Mucosal-associated invariant T cells promote inflammation and intestinal dysbiosis leading to metabolic dysfunction during obesity

Amine Toubal, Badr Kiaf, Lucie Beaudoin, Lucie Cagninacci, Moez Rhimi, Blandine Fruchet, Jennifer da Silva, Alexandra J. Corbett, Yannick Simoni, Olivier Lantz, Jamie Rossjohn, James McCluskey, Philippe Lesnik, Emmanuelle Maguin, Agnès Lehuen

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Obesity is associated with low-grade chronic inflammation promoting insulin-resistance and diabetes. Gut microbiota dysbiosis is a consequence as well as a driver of obesity and diabetes. Mucosal-associated invariant T cells (MAIT) are innate-like T cells expressing a semi-invariant T cell receptor restricted to the non-classical MHC class I molecule MR1 presenting bacterial ligands. Here we show that during obesity MAIT cells promote inflammation in both adipose tissue and ileum, leading to insulin resistance and impaired glucose and lipid metabolism. MAIT cells act in adipose tissue by inducing M1 macrophage polarization in an MR1-dependent manner and in the gut by inducing microbiota dysbiosis and loss of gut integrity. Both MAIT cell-induced tissue alterations contribute to metabolic dysfunction. Treatment with MAIT cell inhibitory ligand demonstrates its potential as a strategy against inflammation, dysbiosis and metabolic disorders.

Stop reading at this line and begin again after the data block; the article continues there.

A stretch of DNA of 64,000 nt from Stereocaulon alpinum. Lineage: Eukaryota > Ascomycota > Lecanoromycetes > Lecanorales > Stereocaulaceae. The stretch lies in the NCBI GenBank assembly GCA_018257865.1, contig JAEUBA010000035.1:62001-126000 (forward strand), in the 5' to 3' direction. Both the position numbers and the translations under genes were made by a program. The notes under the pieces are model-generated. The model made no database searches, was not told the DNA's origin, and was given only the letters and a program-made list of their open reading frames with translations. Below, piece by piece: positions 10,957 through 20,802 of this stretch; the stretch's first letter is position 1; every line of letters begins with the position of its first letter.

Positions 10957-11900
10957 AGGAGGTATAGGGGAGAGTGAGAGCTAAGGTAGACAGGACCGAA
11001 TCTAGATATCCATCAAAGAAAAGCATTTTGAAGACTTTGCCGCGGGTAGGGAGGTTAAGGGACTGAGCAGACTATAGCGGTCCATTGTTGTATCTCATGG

Original languageEnglish
Article number3755
Number of pages20
JournalNature Communications
Issue number1
Publication statusPublished - 24 Jul 2020

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